'There are very few plots left': Court hears burial plot row is 'the stuff of John B Keane'

An 81-year old farmer told a court today that but for the fact that he was on consecrated ground, he would have been killed instantly when assaulted by a man armed with a slash hook in a graveyard.
'There are very few plots left': Court hears burial plot row is 'the stuff of John B Keane'
Martin O'Shaughnessy at Gort Court
Martin O'Shaughnessy at Gort Court

An 81-year old farmer told a court today that but for the fact that he was on consecrated ground, he would have been killed instantly when assaulted by a man armed with a slash hook in a graveyard.

At Gort District Court today, John Connolly told the court of what he called the “ferocity” of the attack on him by graveyard owner and farmer, Martin O’Shaughnessy (68) of Killina, Gort on October 1st last During the assault, Mr O’Shaughnessy told Mr Connolly “I’m going to cut the f**king head off you” in the row over burial plots.

In the case, Mr O’Shaughnessy has pleaded guilty to the assault on Mr Connolly at the graveyard at Killinny, East Kinvara on October 1 last.

'The blade (of the slash hook) never came near the head of that man. It was the handle.'

In a victim impact statement read out by Judge Patrick Durcan, Mr Connolly stated: “The incident has been a great distraction in my life and has caused me great mental anguish...It took a few days for the ferocity of this attack to sink in."

He added: “Ever since I have been haunted by the vision of the blade in his hand less than 12 inches from my bare head.

But for the grace of God and the fact that we were on consecrated ground, I’m convinced that I would have been killed instantly.

After reading out those lines, Judge Durcan commented: “This is the stuff of John B Keane.”

Solicitor for Mr O’Shaughnessy, Colman Sherry stated that he “would challenge much of what is in the statement but I’m leaving it to the court to make its own judgment”.

Mr Sherry stated: “The blade (of the slash hook) never came near the head of that man. It was the handle.”

John Connolly at Gort Court.
John Connolly at Gort Court.

He added: “We both got to our feet and Mr Shaughnessy went to his jeep, came with a strimmer and proceeded to strim the grassy grave.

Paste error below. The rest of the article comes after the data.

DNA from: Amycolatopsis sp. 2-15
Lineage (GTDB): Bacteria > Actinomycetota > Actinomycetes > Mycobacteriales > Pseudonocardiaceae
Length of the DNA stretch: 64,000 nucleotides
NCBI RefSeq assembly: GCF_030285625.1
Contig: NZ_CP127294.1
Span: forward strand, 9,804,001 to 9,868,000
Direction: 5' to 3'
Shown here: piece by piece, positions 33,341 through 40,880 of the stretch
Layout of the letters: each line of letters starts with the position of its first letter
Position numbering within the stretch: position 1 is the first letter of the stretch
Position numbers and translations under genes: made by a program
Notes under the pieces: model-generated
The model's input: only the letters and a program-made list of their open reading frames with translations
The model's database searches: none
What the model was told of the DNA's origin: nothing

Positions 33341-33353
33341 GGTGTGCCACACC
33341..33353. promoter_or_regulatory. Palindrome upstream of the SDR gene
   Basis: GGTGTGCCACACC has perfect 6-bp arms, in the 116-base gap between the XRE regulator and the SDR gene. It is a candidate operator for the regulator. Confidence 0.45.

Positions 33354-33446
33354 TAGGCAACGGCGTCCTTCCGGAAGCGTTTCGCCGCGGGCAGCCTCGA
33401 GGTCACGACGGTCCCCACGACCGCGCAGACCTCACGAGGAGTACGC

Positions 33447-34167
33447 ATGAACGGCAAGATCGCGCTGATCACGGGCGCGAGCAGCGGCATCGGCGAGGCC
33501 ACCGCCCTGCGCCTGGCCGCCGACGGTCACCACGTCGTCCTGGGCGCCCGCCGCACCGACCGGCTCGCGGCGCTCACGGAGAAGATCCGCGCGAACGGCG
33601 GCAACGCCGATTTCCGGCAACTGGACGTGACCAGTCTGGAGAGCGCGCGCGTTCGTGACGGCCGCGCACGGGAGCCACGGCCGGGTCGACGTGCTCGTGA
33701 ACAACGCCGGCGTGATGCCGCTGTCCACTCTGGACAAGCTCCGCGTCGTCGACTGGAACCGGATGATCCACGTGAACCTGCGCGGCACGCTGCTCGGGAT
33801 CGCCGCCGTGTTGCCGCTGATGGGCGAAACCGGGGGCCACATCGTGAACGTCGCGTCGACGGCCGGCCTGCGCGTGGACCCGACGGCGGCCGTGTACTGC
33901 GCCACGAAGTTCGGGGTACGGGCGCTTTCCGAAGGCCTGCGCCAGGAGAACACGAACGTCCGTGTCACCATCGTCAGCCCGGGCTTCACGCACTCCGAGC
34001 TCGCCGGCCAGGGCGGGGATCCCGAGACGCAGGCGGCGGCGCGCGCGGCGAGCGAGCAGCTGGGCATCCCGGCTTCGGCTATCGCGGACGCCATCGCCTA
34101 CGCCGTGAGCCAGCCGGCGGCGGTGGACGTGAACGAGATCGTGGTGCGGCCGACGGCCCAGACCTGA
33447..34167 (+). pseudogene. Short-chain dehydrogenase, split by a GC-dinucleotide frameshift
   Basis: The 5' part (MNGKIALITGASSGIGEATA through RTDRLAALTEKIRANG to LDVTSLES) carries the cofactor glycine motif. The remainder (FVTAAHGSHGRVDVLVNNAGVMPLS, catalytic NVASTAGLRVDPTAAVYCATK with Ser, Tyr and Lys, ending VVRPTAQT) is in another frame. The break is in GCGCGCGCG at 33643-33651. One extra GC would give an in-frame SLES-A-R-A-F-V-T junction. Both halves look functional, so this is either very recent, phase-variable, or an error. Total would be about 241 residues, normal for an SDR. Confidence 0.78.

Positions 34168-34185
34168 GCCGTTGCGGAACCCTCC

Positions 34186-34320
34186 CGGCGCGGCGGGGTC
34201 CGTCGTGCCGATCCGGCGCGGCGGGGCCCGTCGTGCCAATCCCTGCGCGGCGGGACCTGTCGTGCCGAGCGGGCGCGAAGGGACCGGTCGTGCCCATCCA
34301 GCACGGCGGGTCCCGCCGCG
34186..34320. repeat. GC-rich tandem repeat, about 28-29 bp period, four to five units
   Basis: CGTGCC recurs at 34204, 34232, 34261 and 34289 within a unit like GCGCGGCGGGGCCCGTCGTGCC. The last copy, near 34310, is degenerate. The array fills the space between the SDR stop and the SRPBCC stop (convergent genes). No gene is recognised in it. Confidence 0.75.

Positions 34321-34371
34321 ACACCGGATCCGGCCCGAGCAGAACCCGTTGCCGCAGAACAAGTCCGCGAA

He stated that: “Three days later I was working on my farm with two other men and Mr Shaughnessy came and he apologised for what he did and said and that he was 100% wrong.”

Providing background to the assault previously, Sgt Daithí Cronin stated that “there had been an ongoing dispute with Mr O’Shaughnessy and Mr Connolly and other people in relation to burial plots at the graveyard”.

Sgt Cronin stated that what occurred was a technical assault and it was all over within a matter of seconds.

Mr Sherry told the court: “In cases like this, the less said the better. There is history and suffice to say there are very few burial plots left.”

Mr Sherry stated that three generations of Mr O'Shaughnessy's family have been buried in the graveyard and that his client has looked after the graveyard all his life.

Mr Sherry stated: “He pleaded guilty on the very first day. He has no previous convictions. He is extremely contrite and has apologised to all of the parties.”

He commented: “The only person who got injured was the defendant himself when he fell back. Mr O’Shaughnessy has lived in Killina for 20 years and has had no issue with any of those neighbours.”

Mr Sherry stated that Mr O’Shaughnessy travelled to South Africa on two separate occasions with the Niall Mellon organisation to build houses.

Judge Durcan told Mr Connolly that he was going to strike out the case against Mr O’Shaughnessy.

Judge Durcan told the man: “What happened was something that shouldn’t have happened. You had a very bad experience.”

He stated: “You have heard the phrase ‘Seed, breed and generation’ when rows go on and they get deeper and deeper and there is a winner and a loser.”

Judge Durcan stated that justice has been done in this case and that it was to Mr O’Shaughnessy’s credit that he had apologised within three days.

Mr Connolly stated that he accepted Mr O’Shaughnessy’s apology.

Judge Durcan told the two: “One or other of you will have to follow the other into the graveyard and hopefully one of you will be able to walk after the other.

“And not too long after that, the other will be brought in and there you will rot together - that’s life."

Judge Durcan added: “I am not going to have the good name of the community there to be damaged by criminality. This case is over. Justice is done. This battle is over now. I'm striking the case out."

He added: “I want to wish you both well and commend the good work ye have done for the community and live a peaceful life.”

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